The US tax code does not allow taxpayers to deduct penalties assessed by the Internal Revenue Service (IRS). IRS penalties are typically assessed for violation of tax laws, such as misreporting income or claiming false deductions or tax credits. The IRS typically assesses penalties along with interest on the balance owed by a taxpayer, and this interest is not tax-deductible.
- Taxpayers cannot deduct IRS penalties on their tax return.
- Penalties are commonly assessed for a failure to file or pay and for dishonored checks.
- Penalties vary according to the type of violation and may accrue until the account is fully paid or until the taxpayer enters into an approved payment plan.
- Taxpayers can deduct legal fees and expenses associated with resolving IRS tax issues, such as an audit.
Fines and penalties a person owes to the government for violating local, state, and federal laws are never deductible. According to the IRS, the goal of its penalties are to discourage illegal activity related to federal taxes. Penalties also discourage people from neglecting their obligations to file and/or pay. The IRS typically sends a notice to a person after a tax audit and assesses both penalties and interest on underpaid amounts.
Most often, penalties are assessed for dishonored checks and when taxpayers fail to file their tax return by the required due date, pay the full amount of taxes owed by the due date, and pay the proper amount of estimated taxes. Penalties vary according to the type of violation. For example, a penalty of 5% of the tax required is assessed when the taxpayer fails to file on time, and it is charged each month that the return is late, up to five months. The IRS assesses a 0.5% penalty on taxes not paid by the tax filing due date, which is generally April 15. Although taxpayers are not allowed to deduct penalties, they may qualify for relief for extenuating circumstances. If approved by the IRS, all or a portion of the penalty may be relieved. However, interest still accrues until amounts owed are fully paid.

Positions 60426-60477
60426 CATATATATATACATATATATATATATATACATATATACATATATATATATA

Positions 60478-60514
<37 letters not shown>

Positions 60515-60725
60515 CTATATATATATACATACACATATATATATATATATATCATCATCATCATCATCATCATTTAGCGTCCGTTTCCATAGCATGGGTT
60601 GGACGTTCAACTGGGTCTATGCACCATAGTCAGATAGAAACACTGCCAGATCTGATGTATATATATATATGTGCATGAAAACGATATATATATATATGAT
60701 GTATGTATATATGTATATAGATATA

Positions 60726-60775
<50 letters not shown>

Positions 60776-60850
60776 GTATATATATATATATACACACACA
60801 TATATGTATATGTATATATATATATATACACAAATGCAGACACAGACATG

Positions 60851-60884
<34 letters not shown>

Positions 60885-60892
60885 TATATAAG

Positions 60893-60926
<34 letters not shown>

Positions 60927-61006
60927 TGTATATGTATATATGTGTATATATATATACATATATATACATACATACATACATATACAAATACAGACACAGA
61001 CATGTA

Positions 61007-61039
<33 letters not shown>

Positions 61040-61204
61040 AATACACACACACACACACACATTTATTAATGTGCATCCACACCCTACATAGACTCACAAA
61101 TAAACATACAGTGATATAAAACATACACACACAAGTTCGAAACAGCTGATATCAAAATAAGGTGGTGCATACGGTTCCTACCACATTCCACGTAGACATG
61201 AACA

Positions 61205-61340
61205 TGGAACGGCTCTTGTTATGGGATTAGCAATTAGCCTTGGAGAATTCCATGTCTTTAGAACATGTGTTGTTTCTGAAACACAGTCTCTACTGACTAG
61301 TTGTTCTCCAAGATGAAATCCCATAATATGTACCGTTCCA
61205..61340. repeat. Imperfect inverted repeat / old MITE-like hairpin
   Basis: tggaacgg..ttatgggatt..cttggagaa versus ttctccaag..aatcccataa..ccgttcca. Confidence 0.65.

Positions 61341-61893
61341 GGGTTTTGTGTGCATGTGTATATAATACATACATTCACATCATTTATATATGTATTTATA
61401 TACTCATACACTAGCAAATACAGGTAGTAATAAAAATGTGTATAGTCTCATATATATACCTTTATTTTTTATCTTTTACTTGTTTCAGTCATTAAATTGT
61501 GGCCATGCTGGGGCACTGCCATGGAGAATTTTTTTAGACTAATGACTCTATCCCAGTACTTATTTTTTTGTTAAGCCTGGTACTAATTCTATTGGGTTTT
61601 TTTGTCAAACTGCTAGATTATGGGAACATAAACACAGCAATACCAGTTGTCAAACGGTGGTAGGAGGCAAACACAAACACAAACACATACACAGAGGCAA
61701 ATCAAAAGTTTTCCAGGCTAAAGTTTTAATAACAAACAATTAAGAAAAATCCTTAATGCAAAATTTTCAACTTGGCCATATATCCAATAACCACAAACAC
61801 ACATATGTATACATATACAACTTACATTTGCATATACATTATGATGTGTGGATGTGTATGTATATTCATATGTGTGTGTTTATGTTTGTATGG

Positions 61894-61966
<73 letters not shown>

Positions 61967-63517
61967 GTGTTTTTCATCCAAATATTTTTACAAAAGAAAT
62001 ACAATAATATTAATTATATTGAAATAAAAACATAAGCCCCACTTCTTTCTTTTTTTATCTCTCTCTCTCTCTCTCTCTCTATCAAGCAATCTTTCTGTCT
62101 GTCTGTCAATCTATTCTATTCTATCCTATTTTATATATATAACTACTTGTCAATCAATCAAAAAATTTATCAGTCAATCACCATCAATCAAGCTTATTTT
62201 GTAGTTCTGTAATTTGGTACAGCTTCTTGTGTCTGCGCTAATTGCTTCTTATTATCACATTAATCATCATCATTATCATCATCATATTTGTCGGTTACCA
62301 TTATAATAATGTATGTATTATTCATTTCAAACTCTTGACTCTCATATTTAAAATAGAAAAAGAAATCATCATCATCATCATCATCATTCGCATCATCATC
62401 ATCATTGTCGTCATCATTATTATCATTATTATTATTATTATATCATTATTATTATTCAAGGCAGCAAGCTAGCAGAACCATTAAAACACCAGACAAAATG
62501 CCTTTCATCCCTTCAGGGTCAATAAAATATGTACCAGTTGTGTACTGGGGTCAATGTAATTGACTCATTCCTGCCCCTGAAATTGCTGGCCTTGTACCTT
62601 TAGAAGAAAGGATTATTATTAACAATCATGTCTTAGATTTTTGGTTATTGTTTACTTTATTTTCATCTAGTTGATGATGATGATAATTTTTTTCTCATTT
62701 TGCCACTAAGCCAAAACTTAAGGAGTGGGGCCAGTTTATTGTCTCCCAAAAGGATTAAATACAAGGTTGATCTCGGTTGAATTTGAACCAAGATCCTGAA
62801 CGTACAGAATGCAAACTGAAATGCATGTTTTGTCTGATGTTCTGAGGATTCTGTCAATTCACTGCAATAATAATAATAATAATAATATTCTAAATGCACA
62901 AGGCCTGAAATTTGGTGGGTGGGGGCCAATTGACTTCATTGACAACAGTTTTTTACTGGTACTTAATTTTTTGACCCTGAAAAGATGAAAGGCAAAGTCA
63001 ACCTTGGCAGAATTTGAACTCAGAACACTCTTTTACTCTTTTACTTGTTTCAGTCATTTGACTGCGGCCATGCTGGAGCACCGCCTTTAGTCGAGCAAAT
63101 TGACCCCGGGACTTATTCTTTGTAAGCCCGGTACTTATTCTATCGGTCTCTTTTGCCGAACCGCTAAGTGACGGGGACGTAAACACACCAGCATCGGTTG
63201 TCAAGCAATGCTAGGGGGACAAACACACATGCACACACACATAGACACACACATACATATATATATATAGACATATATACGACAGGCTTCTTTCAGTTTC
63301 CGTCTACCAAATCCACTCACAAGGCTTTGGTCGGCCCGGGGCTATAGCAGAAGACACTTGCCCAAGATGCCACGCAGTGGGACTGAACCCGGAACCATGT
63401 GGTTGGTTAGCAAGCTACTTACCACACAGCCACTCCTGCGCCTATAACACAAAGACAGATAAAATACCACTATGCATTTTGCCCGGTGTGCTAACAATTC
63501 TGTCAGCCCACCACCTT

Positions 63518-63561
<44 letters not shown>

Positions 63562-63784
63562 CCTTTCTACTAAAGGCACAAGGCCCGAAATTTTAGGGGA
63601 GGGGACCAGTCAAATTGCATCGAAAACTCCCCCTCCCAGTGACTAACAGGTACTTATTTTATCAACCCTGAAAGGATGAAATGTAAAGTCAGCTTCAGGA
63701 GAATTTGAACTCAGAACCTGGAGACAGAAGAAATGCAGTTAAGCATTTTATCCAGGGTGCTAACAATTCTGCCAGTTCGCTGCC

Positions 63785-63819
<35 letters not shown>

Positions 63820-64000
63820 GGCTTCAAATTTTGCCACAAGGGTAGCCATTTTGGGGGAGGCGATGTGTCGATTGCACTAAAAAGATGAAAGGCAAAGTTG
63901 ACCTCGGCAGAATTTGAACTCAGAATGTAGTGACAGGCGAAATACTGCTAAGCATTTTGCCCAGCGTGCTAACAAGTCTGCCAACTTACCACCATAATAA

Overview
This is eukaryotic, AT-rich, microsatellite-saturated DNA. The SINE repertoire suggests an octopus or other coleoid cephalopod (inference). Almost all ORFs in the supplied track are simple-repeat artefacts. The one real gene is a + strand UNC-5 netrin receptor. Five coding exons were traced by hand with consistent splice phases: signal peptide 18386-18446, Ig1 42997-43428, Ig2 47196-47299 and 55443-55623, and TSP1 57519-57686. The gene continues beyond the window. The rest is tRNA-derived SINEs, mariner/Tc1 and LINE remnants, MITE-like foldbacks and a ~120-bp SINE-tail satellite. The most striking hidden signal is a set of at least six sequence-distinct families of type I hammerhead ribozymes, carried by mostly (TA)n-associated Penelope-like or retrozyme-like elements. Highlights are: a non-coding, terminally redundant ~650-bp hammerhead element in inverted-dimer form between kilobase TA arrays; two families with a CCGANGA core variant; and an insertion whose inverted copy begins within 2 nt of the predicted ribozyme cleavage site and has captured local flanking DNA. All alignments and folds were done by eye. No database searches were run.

Failure-to-pay penalties are assessed monthly until the taxpayer's account is resolved. The IRS allows installment agreements to pay off the outstanding balance and to stop the assessment of failure-to-pay penalties.
Legal Fees Deductibility
IRS Publication 535 states that a taxpayer is eligible to deduct various legal fees and expenses associated with resolving the tax problem for which the IRS assessed penalties. Court fees can also be deducted on a tax return, subject to the 2% limit promulgated by the IRS. According to IRS Publication 529, the 2% limit states that legal fees for tax advice can be deducted if a taxpayer itemizes his deductions, but these legal fees fall under the 2% limitation on miscellaneous itemized deductions.
While IRS penalties cannot be deducted, other penalties related to business activities can be deducted by companies on a tax return. For instance, penalties paid by a manufacturing company due to nonperformance on a construction contract are typically deductible as a business expense.